Iterative/Adaptive Kriging Surrogate Model Development for Uncertainty Quantification Analysis

Doctoral Dissertation


Metamodels – simple, data-driven approximations of the input/output relationship of complex models – are widely used to approximate the response of computationally-intensive engineering simulations. They are formulated based on observations (experiments) of the original simulation model. Among the variety of metamodeling techniques, Kriging (i.e., Gaussian process regression) has gained significant popularity, especially for UQ (uncertainty quantification) applications, because of its computational efficiency, flexibility in providing accurate approximations even for complex models and ability to quantify the uncertainty in the associated predictions (i.e., providing a local metamodel prediction error).

This thesis investigates the iterative/adaptive Kriging metamodel development for UQ analysis of engineering applications involving complex numerical models. The iterative development is primarily examined in the context of two different fundamental UQ tasks: (i) stochastic sampling and density approximation, and (ii) design optimization under uncertainty. The foundation of the adaptive approach is the iterative formulation of the metamodel to efficiently accomplish the specific task at hand. Convergence criteria are developed to assess whether the metamodel refinement across subsequent iterations provides different UQ results. If convergence has not been achieved (differences exist), additional experiments are obtained using an adaptive sample-based design of experiments (DoE) that targets for the system input domain of importance with respect to the UQ analysis. Rather that establishing global accuracy, this approach facilitates convergence to accurate solutions leveraging adaptively refined metamodels to facilitate high accuracy predictions only with respect to the UQ task at hand. Different convergence criteria, iterative approaches and DoE strategies are established for each of the aforementioned UQ tasks. For the stochastic sampling and density approximation task, two different implementation settings are examined: rare event simulation and Bayesian posterior sampling. For the design under uncertainty task implementation to both single-objective and multi-objective problems are examined, in all instances adopting metamodel development in the augmented input space, so that uncertainty propagation and design optimization are simultaneously supported.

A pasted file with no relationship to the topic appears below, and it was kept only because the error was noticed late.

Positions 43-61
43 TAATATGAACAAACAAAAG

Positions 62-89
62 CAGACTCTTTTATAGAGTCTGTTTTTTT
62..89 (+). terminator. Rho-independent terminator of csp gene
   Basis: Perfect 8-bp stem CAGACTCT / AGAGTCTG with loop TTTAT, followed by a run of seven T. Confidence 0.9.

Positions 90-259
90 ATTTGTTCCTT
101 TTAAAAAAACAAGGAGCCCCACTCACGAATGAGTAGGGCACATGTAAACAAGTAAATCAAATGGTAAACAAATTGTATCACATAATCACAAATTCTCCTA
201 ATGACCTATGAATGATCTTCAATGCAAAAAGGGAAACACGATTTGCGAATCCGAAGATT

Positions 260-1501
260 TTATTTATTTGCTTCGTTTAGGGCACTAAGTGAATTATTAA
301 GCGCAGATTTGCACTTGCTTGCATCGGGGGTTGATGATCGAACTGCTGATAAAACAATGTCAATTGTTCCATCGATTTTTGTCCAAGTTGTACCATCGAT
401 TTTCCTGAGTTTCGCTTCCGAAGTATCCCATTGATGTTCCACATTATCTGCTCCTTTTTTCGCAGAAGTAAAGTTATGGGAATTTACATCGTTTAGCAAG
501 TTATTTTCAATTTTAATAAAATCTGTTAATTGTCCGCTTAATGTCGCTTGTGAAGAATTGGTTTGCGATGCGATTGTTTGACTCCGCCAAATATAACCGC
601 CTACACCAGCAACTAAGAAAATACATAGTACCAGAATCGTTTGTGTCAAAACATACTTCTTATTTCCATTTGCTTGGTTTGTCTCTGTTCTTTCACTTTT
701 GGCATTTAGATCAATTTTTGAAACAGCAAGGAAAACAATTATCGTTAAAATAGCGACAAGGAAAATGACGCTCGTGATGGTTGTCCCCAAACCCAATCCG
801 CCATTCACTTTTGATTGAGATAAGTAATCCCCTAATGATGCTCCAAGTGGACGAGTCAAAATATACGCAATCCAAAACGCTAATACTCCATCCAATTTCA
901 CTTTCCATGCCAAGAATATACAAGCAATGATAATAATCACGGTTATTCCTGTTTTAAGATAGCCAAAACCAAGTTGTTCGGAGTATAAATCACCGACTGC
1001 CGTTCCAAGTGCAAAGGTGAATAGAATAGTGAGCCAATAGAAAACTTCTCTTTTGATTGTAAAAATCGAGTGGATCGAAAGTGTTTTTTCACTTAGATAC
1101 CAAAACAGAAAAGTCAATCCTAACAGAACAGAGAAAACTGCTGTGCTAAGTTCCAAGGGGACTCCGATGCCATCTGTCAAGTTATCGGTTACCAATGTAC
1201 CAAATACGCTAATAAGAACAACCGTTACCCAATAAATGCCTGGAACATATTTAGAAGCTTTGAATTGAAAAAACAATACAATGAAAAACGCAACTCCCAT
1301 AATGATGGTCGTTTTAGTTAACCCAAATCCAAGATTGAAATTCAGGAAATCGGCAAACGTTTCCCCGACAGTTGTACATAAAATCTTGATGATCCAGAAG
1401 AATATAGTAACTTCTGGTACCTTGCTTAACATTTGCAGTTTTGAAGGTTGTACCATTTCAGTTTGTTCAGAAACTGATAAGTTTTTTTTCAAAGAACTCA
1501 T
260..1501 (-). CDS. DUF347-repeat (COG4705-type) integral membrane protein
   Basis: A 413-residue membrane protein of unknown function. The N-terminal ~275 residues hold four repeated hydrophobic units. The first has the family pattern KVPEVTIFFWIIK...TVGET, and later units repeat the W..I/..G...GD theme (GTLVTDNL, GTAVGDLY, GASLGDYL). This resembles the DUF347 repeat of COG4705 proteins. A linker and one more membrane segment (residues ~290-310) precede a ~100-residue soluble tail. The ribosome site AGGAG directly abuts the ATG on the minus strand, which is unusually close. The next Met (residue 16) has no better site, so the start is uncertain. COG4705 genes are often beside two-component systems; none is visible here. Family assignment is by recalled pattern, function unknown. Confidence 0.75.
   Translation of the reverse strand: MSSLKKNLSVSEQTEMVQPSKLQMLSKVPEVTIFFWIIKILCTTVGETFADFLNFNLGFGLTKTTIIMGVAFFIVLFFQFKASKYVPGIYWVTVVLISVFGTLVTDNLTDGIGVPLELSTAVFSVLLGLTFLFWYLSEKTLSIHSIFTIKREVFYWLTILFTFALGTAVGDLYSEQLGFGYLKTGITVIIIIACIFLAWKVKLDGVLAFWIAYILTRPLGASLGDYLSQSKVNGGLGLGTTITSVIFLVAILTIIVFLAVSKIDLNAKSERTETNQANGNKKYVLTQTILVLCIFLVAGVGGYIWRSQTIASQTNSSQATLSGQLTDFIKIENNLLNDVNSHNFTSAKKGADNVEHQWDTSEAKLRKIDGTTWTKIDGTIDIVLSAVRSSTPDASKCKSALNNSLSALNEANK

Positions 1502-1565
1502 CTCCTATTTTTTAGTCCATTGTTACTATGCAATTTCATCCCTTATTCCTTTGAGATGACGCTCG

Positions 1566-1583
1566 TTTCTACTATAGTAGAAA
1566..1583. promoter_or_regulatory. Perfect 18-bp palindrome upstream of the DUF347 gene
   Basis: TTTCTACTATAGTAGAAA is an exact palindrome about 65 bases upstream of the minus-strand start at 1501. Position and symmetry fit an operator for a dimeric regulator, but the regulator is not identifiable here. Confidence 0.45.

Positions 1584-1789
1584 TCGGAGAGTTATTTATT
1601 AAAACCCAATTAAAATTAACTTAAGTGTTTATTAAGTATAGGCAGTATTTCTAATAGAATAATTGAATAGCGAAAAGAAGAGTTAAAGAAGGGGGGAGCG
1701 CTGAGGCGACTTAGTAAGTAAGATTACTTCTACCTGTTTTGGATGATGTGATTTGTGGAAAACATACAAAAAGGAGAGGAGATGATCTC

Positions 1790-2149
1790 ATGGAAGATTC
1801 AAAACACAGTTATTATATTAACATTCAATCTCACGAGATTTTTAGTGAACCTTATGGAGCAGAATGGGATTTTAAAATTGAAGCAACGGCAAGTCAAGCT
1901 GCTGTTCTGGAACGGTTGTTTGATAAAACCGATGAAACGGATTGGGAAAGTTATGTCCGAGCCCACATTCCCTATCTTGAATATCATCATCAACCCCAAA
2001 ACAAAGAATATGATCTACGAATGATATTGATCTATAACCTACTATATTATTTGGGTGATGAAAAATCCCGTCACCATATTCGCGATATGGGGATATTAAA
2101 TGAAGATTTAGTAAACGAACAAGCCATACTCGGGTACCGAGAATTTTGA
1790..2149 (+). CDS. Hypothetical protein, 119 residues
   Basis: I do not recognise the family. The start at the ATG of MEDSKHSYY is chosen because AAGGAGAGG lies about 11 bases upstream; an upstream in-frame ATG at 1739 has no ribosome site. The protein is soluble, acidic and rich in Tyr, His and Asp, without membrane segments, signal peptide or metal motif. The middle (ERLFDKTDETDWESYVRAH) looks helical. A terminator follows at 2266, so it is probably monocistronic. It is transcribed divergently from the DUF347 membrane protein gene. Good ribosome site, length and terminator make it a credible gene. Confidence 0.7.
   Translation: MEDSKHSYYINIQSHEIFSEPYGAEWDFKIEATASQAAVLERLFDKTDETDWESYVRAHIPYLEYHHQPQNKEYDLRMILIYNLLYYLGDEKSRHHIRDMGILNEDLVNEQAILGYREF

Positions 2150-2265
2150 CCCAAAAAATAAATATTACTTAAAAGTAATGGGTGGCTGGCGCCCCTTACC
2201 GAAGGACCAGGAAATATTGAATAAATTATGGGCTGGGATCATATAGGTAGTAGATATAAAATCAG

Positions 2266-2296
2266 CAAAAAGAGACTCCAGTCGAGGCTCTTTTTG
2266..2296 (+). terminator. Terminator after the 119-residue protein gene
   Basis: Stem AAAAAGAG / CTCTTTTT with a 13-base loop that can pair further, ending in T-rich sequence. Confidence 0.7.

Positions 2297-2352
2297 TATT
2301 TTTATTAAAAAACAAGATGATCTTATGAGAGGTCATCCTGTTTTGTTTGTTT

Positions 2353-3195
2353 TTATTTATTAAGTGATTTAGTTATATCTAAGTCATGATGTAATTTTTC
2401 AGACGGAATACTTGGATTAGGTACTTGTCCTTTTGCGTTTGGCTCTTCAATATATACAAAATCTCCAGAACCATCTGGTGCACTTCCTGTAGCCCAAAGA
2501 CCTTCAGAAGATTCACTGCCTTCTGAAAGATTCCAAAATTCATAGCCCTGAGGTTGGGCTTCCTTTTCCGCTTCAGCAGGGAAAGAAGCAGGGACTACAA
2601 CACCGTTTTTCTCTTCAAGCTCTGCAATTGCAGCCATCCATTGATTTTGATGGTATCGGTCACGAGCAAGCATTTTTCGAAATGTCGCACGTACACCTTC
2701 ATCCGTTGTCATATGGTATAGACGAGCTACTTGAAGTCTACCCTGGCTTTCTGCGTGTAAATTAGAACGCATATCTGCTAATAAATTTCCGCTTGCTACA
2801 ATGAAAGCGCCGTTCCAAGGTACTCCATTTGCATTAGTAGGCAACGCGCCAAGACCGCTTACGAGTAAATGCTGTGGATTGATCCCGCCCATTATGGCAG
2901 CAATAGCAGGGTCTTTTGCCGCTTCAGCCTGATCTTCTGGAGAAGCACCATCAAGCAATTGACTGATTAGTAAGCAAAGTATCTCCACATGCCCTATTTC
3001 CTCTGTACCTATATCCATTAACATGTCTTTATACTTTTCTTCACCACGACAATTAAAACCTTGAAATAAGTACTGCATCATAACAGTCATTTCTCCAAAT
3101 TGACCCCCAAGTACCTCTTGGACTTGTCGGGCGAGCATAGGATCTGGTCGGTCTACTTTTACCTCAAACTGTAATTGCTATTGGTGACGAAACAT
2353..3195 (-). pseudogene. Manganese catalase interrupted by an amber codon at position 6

Beyond these two specialized tasks, the adaptive metamodel development is further examined with respect to two realistic applications: (i) real-time hurricane risk assessment and (ii) hydrodynamic interaction characterization of wave energy converters (WEC). For the first application adaptive implementation is examined with respect to the selection of storms informing the metamodel and with respect to characteristics related to climate change. For the second application focus is on establishing a hierarchical interaction decomposition so that metamodels in lower dimensional input space can be used to provide predictions for large dimensional WEC arrays. Adaptivity is established in this instance with respect to the hierarchical decomposition.


Attribute NameValues
Author Jize Zhang
Contributor Alexandros A. Taflanidis, Research Director
Degree Level Doctoral Dissertation
Degree Discipline Civil and Environmental Engineering and Earth Sciences
Degree Name Doctor of Philosophy
Banner Code

Defense Date
  • 2019-06-12

Submission Date 2019-07-08
Record Visibility Public
Content License
  • All rights reserved

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